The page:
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The average total cost of a medical education in the United States is over $235,000. The price can increase or decrease based on many factors, including in-state or out-of-state tuition rates, public schools versus private schools, and other factors. The high cost, sometimes paid for by acquiring student loan debt during one’s education, can have many impacts, including impacting a student’s choice in their area of specialization. Among the top 11 factors identified by the American Medical Association considered by medical students when choosing a specialty, 48% consider future income expectations and 22% consider education debt obligations. This has caused less profitable specialties like family medicine to continue seeing shortages and fewer residents choosing this important field.

Philanthropists nationwide have donated to support medical education scholarships, with the hope that students will choose the most needed but less lucrative specialties, such as primary care or pediatric medicine when they are not as concerned by high rates of educational debt.

Below is a summary of $10M+ philanthropic donations that made a significant impact on the costs of medical education in the United States, made since January 2020:

  • In February 2024, The Albert Einstein College of Medicine announced a $1B gift from Ruth Gottesman which will provide free tuition for all medical students in perpetuity.
  • In July 2023, The NYU Long Island School of Medicine received a $200M donation from Kenneth & Elaine Langone. The gift ensured all students will receive full-tuition scholarship, regardless of need, in perpetuity.
  • In June 2021, the University of Utah announced a $110M donation from the George S. and Dolores Doré Eccles Foundation and the Nora Eccles Treadwell Foundation. Of the total gift, $40M is endowed for student scholarships.
  • In September 2022, Edward Avedisian donated $100M to his alma mater, Boston University, to name the Boston University Aram V. Chobanian & Edward Avedisian School of Medicine. Included in the gift is $50M supporting scholarships for medical students.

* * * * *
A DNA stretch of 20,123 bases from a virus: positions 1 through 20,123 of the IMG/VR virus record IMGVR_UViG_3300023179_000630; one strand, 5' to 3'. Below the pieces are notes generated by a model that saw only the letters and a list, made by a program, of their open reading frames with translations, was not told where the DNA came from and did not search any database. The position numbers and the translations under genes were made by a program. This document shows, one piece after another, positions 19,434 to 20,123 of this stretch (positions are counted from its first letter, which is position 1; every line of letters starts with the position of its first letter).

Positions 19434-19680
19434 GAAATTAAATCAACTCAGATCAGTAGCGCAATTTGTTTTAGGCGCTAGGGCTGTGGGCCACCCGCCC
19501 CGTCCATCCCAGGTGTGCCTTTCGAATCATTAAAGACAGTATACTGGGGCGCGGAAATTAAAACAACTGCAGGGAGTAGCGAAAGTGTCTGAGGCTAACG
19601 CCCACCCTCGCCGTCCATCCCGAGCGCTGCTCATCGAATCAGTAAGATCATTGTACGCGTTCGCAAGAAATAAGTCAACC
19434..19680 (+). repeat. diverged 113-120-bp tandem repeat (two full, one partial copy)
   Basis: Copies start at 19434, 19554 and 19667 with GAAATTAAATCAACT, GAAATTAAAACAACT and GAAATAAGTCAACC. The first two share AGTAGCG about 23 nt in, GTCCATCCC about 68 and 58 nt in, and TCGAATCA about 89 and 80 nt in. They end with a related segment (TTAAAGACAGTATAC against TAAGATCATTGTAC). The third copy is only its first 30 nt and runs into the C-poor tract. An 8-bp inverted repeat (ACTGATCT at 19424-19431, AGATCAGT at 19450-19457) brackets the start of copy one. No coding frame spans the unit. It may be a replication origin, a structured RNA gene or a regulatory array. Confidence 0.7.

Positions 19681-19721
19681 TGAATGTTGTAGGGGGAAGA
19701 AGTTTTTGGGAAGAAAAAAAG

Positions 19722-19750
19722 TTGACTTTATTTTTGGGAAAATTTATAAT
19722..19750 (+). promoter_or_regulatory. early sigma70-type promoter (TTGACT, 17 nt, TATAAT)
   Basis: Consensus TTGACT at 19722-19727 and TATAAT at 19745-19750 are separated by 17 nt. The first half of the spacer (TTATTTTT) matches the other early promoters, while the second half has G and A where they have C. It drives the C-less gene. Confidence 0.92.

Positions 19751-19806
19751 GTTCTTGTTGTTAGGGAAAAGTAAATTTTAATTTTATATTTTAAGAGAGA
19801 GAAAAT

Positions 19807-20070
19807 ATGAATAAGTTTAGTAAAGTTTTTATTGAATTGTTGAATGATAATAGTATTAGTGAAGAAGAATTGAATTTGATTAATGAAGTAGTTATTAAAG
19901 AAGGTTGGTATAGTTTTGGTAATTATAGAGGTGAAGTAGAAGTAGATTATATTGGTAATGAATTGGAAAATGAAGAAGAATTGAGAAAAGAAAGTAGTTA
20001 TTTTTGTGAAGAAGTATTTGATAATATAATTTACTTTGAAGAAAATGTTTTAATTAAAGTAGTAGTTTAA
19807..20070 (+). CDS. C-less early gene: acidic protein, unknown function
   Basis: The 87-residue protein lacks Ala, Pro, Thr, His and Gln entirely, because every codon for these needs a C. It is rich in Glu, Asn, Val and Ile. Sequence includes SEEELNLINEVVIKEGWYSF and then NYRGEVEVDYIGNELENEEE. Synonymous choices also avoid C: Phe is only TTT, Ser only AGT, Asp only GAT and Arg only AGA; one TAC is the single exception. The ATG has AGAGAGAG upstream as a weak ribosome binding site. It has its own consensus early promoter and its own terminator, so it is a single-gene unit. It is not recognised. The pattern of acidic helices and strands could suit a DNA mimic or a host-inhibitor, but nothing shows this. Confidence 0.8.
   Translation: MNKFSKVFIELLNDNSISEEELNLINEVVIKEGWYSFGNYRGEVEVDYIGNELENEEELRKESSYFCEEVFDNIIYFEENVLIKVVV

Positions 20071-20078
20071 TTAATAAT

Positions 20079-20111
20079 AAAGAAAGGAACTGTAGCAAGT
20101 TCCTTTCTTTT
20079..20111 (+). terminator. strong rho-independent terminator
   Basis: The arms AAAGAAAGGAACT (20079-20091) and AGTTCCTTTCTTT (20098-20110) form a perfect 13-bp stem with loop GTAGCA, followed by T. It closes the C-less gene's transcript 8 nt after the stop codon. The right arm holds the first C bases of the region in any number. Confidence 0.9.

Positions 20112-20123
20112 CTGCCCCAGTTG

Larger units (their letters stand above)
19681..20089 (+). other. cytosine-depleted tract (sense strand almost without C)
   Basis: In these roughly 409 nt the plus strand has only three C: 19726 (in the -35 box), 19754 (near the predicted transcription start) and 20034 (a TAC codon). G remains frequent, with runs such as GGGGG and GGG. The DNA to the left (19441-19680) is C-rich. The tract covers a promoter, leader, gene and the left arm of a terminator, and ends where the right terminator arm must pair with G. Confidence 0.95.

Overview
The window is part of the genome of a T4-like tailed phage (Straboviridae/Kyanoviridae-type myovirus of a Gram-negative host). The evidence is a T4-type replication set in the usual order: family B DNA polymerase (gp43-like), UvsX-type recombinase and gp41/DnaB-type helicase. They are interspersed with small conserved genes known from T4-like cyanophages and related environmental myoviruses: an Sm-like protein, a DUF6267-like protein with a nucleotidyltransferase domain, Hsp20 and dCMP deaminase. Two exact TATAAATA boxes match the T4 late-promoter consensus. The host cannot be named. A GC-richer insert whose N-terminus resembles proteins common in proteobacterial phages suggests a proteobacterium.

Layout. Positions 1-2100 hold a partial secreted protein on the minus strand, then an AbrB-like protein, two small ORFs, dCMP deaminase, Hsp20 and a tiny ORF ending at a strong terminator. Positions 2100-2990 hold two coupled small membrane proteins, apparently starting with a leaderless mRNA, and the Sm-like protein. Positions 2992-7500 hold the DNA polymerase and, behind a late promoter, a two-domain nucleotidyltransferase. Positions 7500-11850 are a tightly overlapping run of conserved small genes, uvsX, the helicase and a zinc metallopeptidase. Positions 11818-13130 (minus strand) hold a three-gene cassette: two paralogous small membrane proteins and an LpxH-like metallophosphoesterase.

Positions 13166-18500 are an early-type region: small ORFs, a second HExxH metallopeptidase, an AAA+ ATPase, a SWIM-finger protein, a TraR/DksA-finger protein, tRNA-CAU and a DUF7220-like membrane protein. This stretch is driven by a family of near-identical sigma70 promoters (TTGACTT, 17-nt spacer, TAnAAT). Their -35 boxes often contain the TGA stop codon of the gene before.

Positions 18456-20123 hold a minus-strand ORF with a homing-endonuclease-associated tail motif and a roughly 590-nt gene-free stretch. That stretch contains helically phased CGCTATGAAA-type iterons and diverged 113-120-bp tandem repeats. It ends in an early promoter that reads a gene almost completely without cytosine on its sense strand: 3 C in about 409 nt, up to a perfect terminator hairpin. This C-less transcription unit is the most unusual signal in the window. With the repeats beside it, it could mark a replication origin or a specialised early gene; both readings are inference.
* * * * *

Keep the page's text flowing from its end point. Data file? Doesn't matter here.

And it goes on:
• In September 2020, Meharry Medical College received a $34M gift from Bloomberg Philanthropies to provide scholarships for medical students with financial needs with the goal of increasing Black doctors and improve minority health nationwide.
  • In August 2022, Howard University celebrated a $32.8M gift from Bloomberg Philanthropies to support scholarships for current College of Medicine students with financial need.
  • The University of Nebraska Medical Center received a $23M donation from the Suzanne & Walter Scott Foundation, expanding the Walter Scott Jr. Scholarship Program.
  • In July 2021, the University of Kentucky College of Medicine celebrated a $22M donation from Michael D. Rankin. As part of Dr. Rankin’s gift commitment, $12M will support the current “Michael Rankin MD Community Scholarship Endowment.” This scholarship provides support for medical students from rural Kentucky counties with unmet financial need.
  • In April 2023, Holyoke Community College announced a $10M bequest intention from Margaret “Peg” and Gary Wendlandt. The gift will support student scholarships and college priorities.

Time will tell the impact of these generous donations. One potential indicator of the choices medical students make for their future specialties is in the National Resident Matching Program. The 2024 Match offered 19,423 primary care positions (defined as family medicine, internal medicine, or pediatrics), the largest number on record. There were 719 more primary care positions offered in 2024, and the fill rate for the specialties combined was 92.9 percent. While strong, the primary care fill rate fell slightly in 2024 by 1.4 percentage points, largely due to changes in pediatrics. We will continue to closely watch match rates and other indicators in future years to see what changes may come to the healthcare labor market.

How will universities providing scholarships offering partial or complete financial aid packages to medical students continue to impact US healthcare in the future? Share your thoughts with GOBEL at

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